We got into the city around 4:30 p.m. It was bitterly cold. Now, I went to college in New York City and lived there with Andrew for almost a year after we were married. You'd think I'd be somewhat immune to the horror many small-town Southerners feel when they first enter the city. Nope. It was much dirtier and bleaker than I remembered and much more full of crazy weirdos. It didn't help that we almost got run off the road by one of those gigantic buses (the kind that are connected in the middle by that accordion thingy). Then the C.H.U.D.s came at us. Andrew did a superb job of urban driving with little to no cussing. Aerin was unimpressed with her first view of Manhattan because she is very cool.
Grandma Rita and Grandpa Steven were waiting to greet us. To say that they were ecstatic is an understatement. Their building has a large courtyard and we were able to pull right up to the door to unload. If you've ever had to unload anything from any kind of vehicle in Manhattan, you'll know what a life-saving blessing that was. Grandma Rita took Aerin into the building's playroom while Grandpa Steven and Andrew unloaded. I supervised. The men went off to park the car while I set thing up in the apartment. Then I joined Aerin and Grandma Rita in the playroom. Aerin was having a great time. They have a lot of toys there that we don't allow at home (ones that light up and make noise). There was plenty of room for Aerin to stretch her legs after being in the car for so long. Eventually, we all went upstairs to relax and see Uncle Daniel. We had Vietnamese food for supper. Now, I love the Southland y'all, but they just don't have good Vietnamese food down here (or Chinese. Or bagels). I was able to actually sit down to eat because I didn't have to watch Aerin. It was great for everyone.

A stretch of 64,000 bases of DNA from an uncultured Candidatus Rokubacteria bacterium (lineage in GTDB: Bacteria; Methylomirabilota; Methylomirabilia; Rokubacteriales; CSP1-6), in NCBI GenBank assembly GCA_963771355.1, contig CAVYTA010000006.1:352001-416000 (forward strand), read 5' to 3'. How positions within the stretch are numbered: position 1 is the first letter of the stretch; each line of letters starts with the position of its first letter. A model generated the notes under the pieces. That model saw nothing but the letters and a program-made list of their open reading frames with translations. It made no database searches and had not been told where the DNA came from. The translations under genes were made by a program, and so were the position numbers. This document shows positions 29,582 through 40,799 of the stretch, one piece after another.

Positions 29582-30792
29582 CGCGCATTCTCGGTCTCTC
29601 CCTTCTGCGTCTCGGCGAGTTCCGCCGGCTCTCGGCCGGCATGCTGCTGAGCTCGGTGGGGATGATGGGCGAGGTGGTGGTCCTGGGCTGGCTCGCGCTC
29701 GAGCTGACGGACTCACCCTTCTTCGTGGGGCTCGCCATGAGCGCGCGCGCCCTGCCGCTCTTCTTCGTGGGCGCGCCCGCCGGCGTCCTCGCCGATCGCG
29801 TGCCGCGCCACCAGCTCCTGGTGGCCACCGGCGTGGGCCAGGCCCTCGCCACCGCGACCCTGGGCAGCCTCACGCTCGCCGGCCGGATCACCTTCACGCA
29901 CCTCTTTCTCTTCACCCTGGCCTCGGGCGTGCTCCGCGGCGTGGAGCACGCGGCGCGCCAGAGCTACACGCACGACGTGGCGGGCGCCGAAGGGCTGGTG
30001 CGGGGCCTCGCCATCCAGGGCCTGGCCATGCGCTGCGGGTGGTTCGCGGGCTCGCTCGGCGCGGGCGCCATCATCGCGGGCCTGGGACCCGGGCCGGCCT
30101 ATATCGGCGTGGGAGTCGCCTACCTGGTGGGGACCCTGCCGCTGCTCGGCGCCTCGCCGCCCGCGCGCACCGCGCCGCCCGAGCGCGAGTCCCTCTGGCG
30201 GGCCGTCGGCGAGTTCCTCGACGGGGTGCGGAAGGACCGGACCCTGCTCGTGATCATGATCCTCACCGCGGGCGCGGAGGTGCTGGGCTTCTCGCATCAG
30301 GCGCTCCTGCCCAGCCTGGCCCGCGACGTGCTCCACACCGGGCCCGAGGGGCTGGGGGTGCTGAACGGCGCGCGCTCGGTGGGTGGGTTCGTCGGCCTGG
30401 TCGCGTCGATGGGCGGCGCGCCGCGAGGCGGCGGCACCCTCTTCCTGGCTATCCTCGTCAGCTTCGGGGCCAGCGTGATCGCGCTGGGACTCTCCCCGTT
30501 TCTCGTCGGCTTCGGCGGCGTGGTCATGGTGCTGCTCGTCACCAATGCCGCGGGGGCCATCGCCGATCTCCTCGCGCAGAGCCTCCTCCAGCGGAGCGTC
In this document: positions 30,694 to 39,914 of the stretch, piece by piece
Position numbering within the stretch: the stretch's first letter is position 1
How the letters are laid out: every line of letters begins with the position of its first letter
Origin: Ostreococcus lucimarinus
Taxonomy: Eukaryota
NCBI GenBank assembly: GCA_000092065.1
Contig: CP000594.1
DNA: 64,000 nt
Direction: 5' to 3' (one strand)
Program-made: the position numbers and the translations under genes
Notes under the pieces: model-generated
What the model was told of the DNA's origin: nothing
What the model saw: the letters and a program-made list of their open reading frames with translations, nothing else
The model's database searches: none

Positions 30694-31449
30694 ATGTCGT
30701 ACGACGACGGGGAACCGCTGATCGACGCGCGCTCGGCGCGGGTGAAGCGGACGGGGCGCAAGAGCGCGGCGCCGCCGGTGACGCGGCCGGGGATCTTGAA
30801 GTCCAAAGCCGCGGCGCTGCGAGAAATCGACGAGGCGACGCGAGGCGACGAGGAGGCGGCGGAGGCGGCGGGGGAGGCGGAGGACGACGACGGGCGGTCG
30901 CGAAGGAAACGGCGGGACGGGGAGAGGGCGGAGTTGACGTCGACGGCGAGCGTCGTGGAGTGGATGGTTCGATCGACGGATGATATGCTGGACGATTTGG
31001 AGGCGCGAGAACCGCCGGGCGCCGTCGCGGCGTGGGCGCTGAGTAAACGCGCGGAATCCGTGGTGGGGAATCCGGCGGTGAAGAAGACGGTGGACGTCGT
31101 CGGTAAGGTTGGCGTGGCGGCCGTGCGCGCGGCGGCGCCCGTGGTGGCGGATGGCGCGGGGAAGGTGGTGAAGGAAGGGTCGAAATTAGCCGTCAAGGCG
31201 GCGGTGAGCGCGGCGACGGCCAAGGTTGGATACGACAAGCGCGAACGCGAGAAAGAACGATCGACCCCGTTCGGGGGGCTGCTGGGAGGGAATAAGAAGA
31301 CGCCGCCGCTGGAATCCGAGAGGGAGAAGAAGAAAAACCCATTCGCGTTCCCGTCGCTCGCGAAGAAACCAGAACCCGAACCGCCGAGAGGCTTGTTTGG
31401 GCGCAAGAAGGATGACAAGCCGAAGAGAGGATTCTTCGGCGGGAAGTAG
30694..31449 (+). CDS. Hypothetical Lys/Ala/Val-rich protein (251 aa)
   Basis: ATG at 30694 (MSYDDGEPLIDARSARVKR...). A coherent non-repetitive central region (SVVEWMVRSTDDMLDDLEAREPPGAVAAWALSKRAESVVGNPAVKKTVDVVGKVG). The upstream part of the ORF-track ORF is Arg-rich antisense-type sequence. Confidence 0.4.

I had hoped that Aerin would be so tired that she'd go right to sleep. She only napped for about an hour in the car and she was up later than usual. Of course, Aerin had her own ideas about things and she wouldn't let me leave the room. I had put the Pack N Play next to the bed, so I just laid down. That was good enough for her to settle down, but not go to sleep. I tried to outlast her and stay up for adult family time, but I fell asleep. That was for the best, because Aerin was up at 5:00 a.m. I took her in bed with me and she slept for another hour, but we were all up after that.